These emails help strengthen and maintain customer connections and relationships, and re-engage clients in times when they start to lose a little bit of interest in the brand. Remember, retaining customers is cheaper and easier than attracting new ones.
Chipotle has also personalised these emails for each subscriber. The first example even shows the customer's previous interactions with the brand, whilst the second is a more standard birthday message.
Both encourage an additional purchase, to make use of a limited time deal. OmniSend suggest that the open rate for birthday emails is 45% with a conversion rate of 3% - it's all about offering a limited, and exclusive, deal as a trade-off for your customer's attention and time.
Uber's re-engagement email features everything an AWOL customer might've missed, catching them up to speed with the company, and the companies new features.
If you're looking at the table at the beginning of this article you'll see this is an example of email number two: "point out what you've been up to and highlight any new products or offers that could be relevant to your subscriber."
"We miss you" emails are particularly effective , if you don't mind doling out a bit of a guilt-trip. Rather than calling out someone for being inactive, it feels a little bit more polite, indicating that we're not mad, we're just disappointed. It shows the brand cares about customers that haven't returned back.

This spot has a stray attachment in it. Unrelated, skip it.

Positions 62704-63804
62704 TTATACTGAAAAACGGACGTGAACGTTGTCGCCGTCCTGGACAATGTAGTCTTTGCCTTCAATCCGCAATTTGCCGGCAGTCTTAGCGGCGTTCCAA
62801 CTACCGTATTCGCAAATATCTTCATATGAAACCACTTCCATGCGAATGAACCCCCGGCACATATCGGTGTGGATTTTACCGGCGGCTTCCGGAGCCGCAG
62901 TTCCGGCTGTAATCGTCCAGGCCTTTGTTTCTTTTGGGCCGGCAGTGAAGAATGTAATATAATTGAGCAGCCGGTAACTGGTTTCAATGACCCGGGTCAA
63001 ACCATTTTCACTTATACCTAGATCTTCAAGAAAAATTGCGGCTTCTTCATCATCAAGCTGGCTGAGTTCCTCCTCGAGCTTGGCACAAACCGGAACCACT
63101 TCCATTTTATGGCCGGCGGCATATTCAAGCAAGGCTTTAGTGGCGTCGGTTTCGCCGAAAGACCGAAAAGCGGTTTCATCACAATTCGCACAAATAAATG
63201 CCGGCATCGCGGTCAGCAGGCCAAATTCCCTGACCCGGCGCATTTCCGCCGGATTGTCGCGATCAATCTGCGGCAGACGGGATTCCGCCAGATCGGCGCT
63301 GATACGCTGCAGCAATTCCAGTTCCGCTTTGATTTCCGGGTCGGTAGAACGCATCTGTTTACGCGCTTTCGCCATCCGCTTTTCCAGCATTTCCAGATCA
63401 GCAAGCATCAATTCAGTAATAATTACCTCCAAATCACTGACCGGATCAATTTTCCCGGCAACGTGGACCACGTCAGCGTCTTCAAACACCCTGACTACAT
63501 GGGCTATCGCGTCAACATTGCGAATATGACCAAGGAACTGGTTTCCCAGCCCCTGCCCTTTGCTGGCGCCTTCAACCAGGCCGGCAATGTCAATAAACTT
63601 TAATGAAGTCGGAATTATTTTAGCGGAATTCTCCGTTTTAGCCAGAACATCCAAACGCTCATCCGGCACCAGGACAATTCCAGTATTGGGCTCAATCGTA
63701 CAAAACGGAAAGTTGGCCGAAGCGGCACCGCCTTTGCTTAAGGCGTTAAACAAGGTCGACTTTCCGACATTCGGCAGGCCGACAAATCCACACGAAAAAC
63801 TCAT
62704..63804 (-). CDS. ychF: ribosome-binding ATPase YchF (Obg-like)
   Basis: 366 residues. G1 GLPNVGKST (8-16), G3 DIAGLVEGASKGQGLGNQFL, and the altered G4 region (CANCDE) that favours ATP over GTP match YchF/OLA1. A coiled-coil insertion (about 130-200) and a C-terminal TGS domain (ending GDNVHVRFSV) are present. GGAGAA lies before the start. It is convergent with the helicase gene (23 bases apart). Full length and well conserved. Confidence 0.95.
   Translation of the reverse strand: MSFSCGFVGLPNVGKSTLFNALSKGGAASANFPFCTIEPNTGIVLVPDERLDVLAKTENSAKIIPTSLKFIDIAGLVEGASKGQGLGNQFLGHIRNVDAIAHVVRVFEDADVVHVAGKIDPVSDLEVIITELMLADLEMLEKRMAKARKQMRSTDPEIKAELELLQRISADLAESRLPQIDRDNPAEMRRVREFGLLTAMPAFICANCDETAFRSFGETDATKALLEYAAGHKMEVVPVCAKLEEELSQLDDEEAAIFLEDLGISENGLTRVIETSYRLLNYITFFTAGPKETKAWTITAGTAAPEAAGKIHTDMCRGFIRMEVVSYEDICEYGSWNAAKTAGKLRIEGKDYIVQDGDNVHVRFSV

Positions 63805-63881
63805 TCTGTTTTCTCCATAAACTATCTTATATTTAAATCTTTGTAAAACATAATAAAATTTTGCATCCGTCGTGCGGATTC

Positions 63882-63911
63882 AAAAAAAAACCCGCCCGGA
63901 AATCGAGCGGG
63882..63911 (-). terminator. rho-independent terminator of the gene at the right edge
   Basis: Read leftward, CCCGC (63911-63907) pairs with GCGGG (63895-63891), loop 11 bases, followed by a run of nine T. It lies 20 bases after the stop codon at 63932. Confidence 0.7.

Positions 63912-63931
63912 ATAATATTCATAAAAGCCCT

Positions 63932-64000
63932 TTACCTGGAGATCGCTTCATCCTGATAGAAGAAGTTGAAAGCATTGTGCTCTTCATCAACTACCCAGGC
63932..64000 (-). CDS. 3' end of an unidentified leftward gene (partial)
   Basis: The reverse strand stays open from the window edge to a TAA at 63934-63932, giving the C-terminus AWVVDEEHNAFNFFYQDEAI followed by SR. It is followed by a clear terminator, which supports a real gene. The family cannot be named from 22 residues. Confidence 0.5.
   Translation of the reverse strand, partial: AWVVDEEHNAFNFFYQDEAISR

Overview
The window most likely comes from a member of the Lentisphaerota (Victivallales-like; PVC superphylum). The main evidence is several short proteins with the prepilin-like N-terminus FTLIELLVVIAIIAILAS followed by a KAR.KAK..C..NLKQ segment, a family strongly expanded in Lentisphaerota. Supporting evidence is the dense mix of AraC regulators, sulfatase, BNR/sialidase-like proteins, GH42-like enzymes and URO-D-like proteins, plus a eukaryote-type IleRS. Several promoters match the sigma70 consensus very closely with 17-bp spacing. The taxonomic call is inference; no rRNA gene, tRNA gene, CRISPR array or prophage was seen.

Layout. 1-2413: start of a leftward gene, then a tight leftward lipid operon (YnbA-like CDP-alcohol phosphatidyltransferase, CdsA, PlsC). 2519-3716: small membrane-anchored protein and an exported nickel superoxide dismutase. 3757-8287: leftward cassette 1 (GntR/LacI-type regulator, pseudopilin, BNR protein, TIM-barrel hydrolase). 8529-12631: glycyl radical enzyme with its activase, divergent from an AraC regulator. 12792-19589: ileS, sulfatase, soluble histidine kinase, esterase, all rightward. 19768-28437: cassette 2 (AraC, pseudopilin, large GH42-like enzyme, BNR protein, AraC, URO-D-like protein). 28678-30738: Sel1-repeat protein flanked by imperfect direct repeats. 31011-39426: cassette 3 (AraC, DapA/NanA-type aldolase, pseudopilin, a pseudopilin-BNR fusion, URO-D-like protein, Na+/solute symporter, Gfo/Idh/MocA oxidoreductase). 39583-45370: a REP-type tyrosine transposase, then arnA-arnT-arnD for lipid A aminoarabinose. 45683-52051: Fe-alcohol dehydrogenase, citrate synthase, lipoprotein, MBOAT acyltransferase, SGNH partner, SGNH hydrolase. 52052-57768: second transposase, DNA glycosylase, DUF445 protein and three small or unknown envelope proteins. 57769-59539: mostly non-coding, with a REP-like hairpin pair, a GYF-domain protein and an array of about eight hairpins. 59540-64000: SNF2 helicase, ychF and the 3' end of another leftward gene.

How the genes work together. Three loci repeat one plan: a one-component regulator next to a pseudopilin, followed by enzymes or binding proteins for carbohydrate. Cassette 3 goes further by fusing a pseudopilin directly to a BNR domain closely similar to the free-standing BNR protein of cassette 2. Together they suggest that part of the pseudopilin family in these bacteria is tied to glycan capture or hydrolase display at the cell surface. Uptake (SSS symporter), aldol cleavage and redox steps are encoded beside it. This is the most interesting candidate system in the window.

Plus, Uber is showing the benefits their company offers, and addresses any pain points the inactive customer might have with the brand.
But what Uber does particularly well is the simple flow it follows.
1) They tell the person why they're emailing - "A lot has changed since your last ride with us"
2) They then remind them of what makes the brand useful and unique - "Leaders who care...Your safety comes first...A smoother pickup experience"
3) They also encourage re-engagement, with a CTA to find out more ine - "Learn more"
This one is all about finding out the problem why customers aren't engaging.
Asking a question, at the right time, can help clients re-engage. This might be through linking a customer survey, or by addressing pain points underneath the question.
Even a simple version of the 'break-up' email (or email 3 in the chart), can be effective. Take this Framebridge one, for example:
It's basically just a yes or no question, then a nice, bright orange button. Simple and direct.
It's important to keep these kind of emails conversational, and easy to process. The subject line should also make it clear this isn't just another marketing email.
ReturnPath use humour alongside their unsubscribe buttons, offering the choice of a "Go Monkey", or a "Stay Koala". This works alongside the conversational element, but also makes sure the unsubscribe button is visible.
Though a highly visible unsubscribe button might seem counterintuitive, it works well as a re-engagement strategy. Showing your customers their opinion is valued, and offering them a choice, means they don't feel inundated with emails, or unheard in their complaints. Plus, with GDPR, it's illegal not to, so there's that.
It also shows a customer what they'll be missing otherwise. Research shows that people pay more attention to what we might lose, than what we might gain. So if there's a chance a customer might be worse off, they'll choose that Stay Koala asap.